by Janis Patterson
Not long ago on one of my writers’ loops there was a discussion on how you couldn’t sell without reviews. Then some of the writers talked about how they only – only! – had six or seven hundred good reviews. Only six or seven hundred reviews? A goodly number of the writers I know would commit murder to have that many reviews, myself included.
It’s impossible to get on one of the best sales sites – such as Bookbub – without a set number of good reviews and those sites drive a lot of sales. Perhaps that is a good idea, as some of the books out there are pure rubbish, but in another way it is unfair to books which are good but have no reviews.
So how does one get reviews? If you want heavyweights, Publishers Weekly and Kirkus do reviews, but they are hard to get even if you’re with a legacy publisher and pretty much impossible if you’re an indie. Not too long ago Kirkus started offering a paid review with a very hefty pricetag and – if I remember correctly - no guarantee of whether it would be bad or good. There’s Netgalley review service, but it’s very expensive. There are those who sell lists of blogger reviewers, but there’s no guarantee that the book you send them will get reviewed at all, or even that the bloggers are still in existence.
There’s another risk in seeking reviewers, too. While there are very many good and honest people who review books – even if not all the books they receive – there is an unpleasant sub-species who get the books for free then either sell them on eBay or post them as free at pirate sites all over the internet, all probably without ever reviewing them.
I ask again – how does one get reviews? There are lots of writers who have tremendous fan followings, fans who wait with anticipation for each new book and who lavish rave reviews on every one. That’s an enviable situation where we would all like to be, but how do you get those legions of fans in the first place? Without reviews your book sinks like a stone to the bottom of the byzantine Amazon algorhythms.
And speaking of Amazon… it would seem logical that the first place a writer should look for reviews is to family, friends, other writers and paid reviewers. Except that Amazon does not like and will pull reviews if they know they are written by family, friends, other writers and paid reviewers. I don’t know how Amazon justifies accepting paid reviews from Kirkus and other top-level sources, but the ways of Amazon have always been strange and inexplicable. Just recently there’s a rumor going around that if you use a certain kind of Amazon link (a ‘super’ link, whatever that is) in your social media publicity, Amazon automatically assumes that whoever buys from that link is a friend of yours and if they do a review, it will be pulled down. I don’t know if it’s true or not, and I really don’t know why Amazon makes it so hard for authors to get and keep reviews. Yes, I know all about the sock puppet meme, and that was inexcusable, but why punish all authors for the arrogant sins of a few? Sometimes it seems that Amazon is dead set against ordinary, non-best-selling writers earning money, but then I’ve always believed that Amazon is not our friend.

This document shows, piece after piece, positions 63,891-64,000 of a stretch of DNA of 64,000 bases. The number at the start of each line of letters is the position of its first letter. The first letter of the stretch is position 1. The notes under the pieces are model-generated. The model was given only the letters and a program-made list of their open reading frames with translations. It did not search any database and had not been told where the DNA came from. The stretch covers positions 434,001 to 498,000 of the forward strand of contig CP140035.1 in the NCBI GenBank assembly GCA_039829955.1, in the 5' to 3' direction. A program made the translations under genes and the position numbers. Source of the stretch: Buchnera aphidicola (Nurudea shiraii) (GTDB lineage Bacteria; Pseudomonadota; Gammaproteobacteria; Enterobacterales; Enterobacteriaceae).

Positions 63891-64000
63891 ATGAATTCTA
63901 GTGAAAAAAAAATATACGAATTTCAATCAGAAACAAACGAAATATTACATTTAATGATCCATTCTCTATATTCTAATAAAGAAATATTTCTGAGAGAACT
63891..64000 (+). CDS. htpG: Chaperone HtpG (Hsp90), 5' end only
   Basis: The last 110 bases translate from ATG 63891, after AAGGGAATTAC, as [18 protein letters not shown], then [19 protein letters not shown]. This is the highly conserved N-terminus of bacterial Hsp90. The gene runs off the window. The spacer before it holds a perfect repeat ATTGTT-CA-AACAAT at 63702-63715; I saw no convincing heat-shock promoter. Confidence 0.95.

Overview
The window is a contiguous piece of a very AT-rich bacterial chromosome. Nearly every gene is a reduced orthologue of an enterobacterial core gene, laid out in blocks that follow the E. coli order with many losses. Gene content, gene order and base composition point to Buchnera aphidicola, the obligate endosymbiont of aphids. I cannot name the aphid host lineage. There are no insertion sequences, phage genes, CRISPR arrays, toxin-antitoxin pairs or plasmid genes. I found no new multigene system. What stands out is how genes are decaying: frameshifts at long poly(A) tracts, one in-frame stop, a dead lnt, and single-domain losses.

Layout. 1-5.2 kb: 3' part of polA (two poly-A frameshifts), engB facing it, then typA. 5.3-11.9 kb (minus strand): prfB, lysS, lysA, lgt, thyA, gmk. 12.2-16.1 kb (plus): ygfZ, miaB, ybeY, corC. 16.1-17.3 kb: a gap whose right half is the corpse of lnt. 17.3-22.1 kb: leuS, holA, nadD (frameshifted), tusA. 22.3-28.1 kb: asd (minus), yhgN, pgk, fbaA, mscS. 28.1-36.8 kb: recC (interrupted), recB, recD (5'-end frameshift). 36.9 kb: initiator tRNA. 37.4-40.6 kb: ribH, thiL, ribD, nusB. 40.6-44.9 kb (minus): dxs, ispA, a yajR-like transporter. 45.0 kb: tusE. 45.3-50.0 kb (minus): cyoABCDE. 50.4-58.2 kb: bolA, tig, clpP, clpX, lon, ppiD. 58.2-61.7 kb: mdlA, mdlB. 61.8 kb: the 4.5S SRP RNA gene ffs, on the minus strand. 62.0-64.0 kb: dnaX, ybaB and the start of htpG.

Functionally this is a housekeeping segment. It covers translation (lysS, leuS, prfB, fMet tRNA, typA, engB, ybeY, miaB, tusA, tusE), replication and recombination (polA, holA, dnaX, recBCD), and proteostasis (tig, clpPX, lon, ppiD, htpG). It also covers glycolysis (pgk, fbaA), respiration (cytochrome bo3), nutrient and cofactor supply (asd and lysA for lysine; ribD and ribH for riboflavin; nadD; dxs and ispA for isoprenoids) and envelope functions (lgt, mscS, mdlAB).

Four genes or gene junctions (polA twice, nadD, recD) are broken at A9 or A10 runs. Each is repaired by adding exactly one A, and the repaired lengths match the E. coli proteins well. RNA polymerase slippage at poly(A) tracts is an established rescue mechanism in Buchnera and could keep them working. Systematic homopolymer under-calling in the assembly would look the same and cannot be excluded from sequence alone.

So what does that leave? Nothing that’s in the writer’s control. All that can be done is for the writer to ask readers to leave a review. Most writers do in the back of their books. Most readers don’t.
But it would be lovely if they did.
By the way, if you’re in the Bonham, Texas area on this coming Saturday, 6 February, thirteen wonderful romance authors and I will be featured at the Eighth Biennial “Romance in Bonham” panel discussion/reader event. It will be held from 11am to 1 pm at the Bonham Public Library, 305 E. 5th Street. Please come by if you can – it’s free, of course.